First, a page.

The Pain of Parenting a Child With Special Needs

The Pain of Parenting a Child With Special Needs

Children are a blessing in all forms. They provide us with unconditional love. Not every child has the same physical or intellectual abilities. It is bittersweet to have a child that has special needs. You wouldn’t trade your child for anything in this world. When you look at them all you see is your sweet baby and everything they’ve accomplished. Then you look away into the rest of the world and you see everything they are up against and it is painful. Read more

The Power of Words

The Power of Words

Every single time someone called me “pretty” growing up, I cringed. As an adult, it’s taken some time and an acknowledgement of ugly days, but I can accept the compliment. I can feel pretty, and that, as a woman and as a woman with a disability is quite the achievement. I already tapped into the acceptance of my body and the celebration in owning said body, but it’s been a long hard road. Let me paint you a picture of an awkward, lanky redheaded girl with glasses far too big for her face. Now, I know that growing up is hard for women in general. You swoon over your crush who sits a couple seats ahead of you in homeroom, you shyly write your name with theirs. We’ve all been there, but when you bring disability into the equation, it was adding insult to adolescent injury. Your hair’s too frizzy? Perfect. There’s a product for that! But there’s nothing to allow you to walk in the heels that you see your peers clanking around in. There’s nothing that’s going to fix the fact that you know he asked for your number as a joke, but in order to play along with your peers, you gave it to him anyway and nothing is going to fix the heartbreak that came along with waking up from your first surgery in first grade thinking you’re now able to walk, You’re now able to be like everyone else, and the crushing realization that that’s not the reality. Everyone goes through a phase where they’re growing into their noses, their ears, their shoes. I had to grow into ownership of my disability and how it coexists with my womanhood. Read more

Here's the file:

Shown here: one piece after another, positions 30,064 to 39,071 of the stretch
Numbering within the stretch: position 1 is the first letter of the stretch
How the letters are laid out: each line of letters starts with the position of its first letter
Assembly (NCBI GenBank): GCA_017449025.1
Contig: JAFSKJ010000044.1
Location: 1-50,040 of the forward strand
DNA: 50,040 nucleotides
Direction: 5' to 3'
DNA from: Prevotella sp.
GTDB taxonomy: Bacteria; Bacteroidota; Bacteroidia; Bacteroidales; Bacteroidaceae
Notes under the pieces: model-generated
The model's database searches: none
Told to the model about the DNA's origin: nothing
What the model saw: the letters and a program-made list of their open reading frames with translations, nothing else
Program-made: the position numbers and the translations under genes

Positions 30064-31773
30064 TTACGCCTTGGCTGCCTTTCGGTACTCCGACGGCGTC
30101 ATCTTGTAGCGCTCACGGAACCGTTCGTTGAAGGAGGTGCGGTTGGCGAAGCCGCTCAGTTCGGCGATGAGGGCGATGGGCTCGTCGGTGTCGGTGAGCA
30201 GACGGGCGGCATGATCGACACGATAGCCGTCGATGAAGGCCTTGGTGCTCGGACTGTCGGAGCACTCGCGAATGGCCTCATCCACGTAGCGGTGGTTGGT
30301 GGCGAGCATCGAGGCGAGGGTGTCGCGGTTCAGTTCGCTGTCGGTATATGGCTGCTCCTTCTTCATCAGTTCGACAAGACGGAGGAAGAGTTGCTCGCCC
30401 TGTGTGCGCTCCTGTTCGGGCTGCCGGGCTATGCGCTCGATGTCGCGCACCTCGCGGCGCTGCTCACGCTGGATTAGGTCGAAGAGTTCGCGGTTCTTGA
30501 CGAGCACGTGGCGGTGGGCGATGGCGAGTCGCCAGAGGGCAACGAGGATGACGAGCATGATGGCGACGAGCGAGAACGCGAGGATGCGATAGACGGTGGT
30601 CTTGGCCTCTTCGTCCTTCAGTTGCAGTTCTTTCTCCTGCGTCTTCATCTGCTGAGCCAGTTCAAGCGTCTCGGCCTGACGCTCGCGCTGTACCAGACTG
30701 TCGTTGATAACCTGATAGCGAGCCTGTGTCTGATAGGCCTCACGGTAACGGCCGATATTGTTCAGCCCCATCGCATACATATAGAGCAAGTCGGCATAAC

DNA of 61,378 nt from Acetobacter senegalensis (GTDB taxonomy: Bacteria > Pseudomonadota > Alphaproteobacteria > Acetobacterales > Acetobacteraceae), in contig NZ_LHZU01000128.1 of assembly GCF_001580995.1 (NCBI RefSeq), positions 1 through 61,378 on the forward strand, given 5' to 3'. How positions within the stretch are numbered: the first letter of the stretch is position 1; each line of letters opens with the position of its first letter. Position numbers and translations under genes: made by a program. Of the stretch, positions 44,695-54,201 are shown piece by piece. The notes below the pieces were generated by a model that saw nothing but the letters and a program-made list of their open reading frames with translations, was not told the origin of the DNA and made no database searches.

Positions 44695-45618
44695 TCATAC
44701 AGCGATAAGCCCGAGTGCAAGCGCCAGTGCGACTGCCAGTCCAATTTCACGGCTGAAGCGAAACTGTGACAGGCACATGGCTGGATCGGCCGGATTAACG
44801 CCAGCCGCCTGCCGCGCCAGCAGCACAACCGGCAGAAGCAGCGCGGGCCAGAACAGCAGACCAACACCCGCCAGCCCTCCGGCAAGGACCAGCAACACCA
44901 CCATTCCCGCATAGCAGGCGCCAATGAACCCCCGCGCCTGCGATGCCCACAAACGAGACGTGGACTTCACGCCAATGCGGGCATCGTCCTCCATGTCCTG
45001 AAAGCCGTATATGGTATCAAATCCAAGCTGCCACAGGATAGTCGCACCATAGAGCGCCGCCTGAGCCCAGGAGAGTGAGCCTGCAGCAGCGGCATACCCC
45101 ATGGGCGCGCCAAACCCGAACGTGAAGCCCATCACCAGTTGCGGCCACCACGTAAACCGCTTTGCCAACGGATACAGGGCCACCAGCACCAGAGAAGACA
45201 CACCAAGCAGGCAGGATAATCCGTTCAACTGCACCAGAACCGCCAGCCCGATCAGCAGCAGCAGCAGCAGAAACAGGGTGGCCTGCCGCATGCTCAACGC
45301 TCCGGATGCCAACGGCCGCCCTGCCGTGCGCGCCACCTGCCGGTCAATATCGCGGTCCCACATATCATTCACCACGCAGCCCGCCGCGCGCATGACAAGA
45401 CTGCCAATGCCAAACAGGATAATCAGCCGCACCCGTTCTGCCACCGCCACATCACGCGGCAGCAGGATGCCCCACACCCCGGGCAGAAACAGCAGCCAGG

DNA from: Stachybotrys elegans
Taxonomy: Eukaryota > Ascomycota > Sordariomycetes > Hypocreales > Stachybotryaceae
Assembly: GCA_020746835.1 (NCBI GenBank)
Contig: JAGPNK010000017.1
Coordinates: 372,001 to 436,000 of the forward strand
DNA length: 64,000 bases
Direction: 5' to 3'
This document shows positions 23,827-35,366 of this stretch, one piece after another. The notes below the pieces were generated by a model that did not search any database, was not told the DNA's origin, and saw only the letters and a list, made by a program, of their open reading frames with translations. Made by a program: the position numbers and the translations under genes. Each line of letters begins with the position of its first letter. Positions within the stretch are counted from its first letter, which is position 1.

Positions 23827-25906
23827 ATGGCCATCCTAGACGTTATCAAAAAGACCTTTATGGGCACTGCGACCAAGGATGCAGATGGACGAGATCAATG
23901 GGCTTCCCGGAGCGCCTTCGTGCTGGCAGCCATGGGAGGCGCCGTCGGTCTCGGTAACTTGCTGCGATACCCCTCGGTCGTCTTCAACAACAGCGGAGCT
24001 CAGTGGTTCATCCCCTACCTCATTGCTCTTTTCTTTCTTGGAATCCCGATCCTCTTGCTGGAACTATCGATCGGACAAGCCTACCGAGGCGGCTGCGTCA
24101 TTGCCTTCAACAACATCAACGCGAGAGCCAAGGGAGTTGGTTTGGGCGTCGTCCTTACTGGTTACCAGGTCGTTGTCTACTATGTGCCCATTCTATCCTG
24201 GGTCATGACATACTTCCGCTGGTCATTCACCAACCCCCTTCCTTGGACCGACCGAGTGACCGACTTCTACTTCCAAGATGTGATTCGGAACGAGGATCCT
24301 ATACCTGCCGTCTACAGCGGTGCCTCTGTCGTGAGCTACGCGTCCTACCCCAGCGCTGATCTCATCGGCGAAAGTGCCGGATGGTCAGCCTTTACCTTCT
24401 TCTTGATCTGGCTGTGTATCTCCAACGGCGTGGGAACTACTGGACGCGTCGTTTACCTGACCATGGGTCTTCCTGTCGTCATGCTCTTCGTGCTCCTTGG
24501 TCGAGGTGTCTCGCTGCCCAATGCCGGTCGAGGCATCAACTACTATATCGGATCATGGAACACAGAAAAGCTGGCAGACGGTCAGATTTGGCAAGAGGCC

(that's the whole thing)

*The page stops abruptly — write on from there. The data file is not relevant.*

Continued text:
Crippled Punk

Crippled Punk